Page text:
Episode 6

Length: 
(10:22)
Date: 
Thursday, April 15, 2010

 

  • Lighthouse Gets a Makeover
  • Qt for iPad
  • MVC Widgets (Not What You Think...)
  • QtOpenCL
Transcript: 
Mark Hatch and Justin Noel

Intro: Welcome to ICSNetwork's This Week in Qt, the ten minute podcast that keeps you informed of significant events that may impact your engineering projects. If you have not yet heard about ICS, please visit our website at www.ics.com. As an organization, we believe we have the best independent team of Qt engineers in the world. Whether you're starting a new project or need help removing that insurmountable roadblock that every project has, please contact us at sales@ics.com.

Mark: Good morning, this is Mark Hatch. I run the Qt business here at ICS and with me here today is Justin Noel one of our lead engineers and we're here to talk about this week in Qt again. So Justin, what's on the agenda today?

Justin: Well, as usual there's a lot of stuff going on in the Qt world. We're going to talk about Meego - they have official opened their development source code and are actively soliciting contributions; also you can download images for various devices. We'll talk about Nokia doing some success story press releases in the set-top box world, and we'll be talking about the upcoming conferences that Nokia and TI are throwing in the next couple of months. Finally we'll move on to the status in the Qt Declarative world in regards to the Qt 4.6 and 4.7 releases.

M: That sounds great. So let's start with Meego: what is Meego and why is it so important to people?

J: So once upon a time, there were two different Linux-based, X-based development environments for devices like phone, such as the N900, or netbooks and tablets that Intel was working on. Nokia, with the N900, their platform was called Maemo and it ran X and it ran a toolkit based on GTK. Likewise, Intel had an operating system they called Moblin. Same idea, it ran X and ran a toolkit also based on GTK. Both of these projects were looking to move to Qt as their user interface toolkit and they decided to merge their bases into one product called Meego. So there is no more Maemo and there is no more Moblin, they are now pulled together and called Meego.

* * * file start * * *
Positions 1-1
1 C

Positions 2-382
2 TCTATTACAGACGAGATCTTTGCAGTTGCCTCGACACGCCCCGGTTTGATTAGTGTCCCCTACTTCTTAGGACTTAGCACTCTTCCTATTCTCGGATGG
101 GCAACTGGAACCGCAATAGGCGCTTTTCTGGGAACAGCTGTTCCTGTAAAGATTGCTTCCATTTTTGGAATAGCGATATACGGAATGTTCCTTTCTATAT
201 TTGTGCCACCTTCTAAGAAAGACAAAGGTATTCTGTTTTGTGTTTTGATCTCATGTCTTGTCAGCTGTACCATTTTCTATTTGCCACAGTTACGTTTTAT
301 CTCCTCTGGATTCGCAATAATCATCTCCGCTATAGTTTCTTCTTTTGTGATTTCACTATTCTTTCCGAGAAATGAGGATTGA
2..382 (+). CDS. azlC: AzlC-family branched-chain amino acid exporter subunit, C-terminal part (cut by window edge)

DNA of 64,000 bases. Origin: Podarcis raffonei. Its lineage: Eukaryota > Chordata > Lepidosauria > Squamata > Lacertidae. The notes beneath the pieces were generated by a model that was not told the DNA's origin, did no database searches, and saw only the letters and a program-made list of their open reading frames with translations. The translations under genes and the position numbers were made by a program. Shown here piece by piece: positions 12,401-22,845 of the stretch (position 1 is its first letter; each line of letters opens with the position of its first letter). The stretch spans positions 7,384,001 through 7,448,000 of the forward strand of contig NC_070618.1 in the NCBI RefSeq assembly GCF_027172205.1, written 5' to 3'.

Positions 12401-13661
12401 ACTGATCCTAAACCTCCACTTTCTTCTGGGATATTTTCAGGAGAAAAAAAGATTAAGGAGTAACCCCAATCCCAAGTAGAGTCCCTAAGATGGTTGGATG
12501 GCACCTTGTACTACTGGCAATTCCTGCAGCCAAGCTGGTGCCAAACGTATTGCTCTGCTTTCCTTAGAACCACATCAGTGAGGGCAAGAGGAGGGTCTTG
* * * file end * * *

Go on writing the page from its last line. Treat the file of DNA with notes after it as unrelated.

M: Okay, so what was announced today?

J: So today was basically the announcement that their source code repositories are open to the public - anybody can download and potentially contribute to the development process. Basically the quick email was a list of links to images that you could get for various devices. There were images for the Nokia N900, for Intel netbooks, and also an image for the upcoming Intel Moorestown platform which is an actual phone platform based on Atom.

M: So do you have one of those yet?

J: I don't, and if anyone from Intel is listening you can email podcast@ics.com if you'd like to send me one.

M: Well that would be cool, wouldn't it? So that's pretty exciting then that we've seen a merger of Linux space systems around Qt and we have all our strength behind one arrow here going forward.

J: Yes, it's going to be interesting to find out what happens with the Maemo, their new platform coming out was Harmhatton and was going to be mostly Qt-based and now that's being moved over into Meego. It's going to be interesting to find out what parts from Intel's Moblin, are going to be used in Meego versus what components of Nokia's Maemo will be used in Meego.

M: Well that's sounds interesting. So speaking of embedded systems, there are announcements on Nokia's website relative to some set-top box work?

J: Yes, Nokia sent out a couple of press releases mostly bragging about their set-top box work and the fact that companies such as Roku, which has been around for a while did their Netflix stand-alone player using Linux in Qt. And a company called Sunnywell has rewritten their hotel infotainment system all entirely in Qt, so if you decide to order for-pay movies or do automatic checkout in hotels that buy Sunnywell's hardware you will actually be using Qt via your television and remote control.

M: But this isn't the first time we've seen Qt on set top boxes besides Roku and some of these other things. I know we've done about a half dozen or so projects where we've done Qt on set top boxes - a lot of acceleration, which I guess is one of the challenges for those things.

J: Yes, a lot of customers that come to us find that originally they wanted to do something like Flash and found out that on their hardware they really couldn't accelerate Flash. Given Qt's C++ nature and its extensibility when it comes to graphics systems in Qscreen plugins it turns out to be a fairly easy process for someone with expertise to write an accelerated Qscreen or a graphics display plugin for almost any type of device whether it's a simple blitter or you have something like the SGX with is an openGL ES chip.

M: Yes, that really does run the gamut there - some of them are easy and some of them are much harder. I guess we're all waiting for Lighthouse where that will make it much easier. That should come out sometime later this year, hopefully.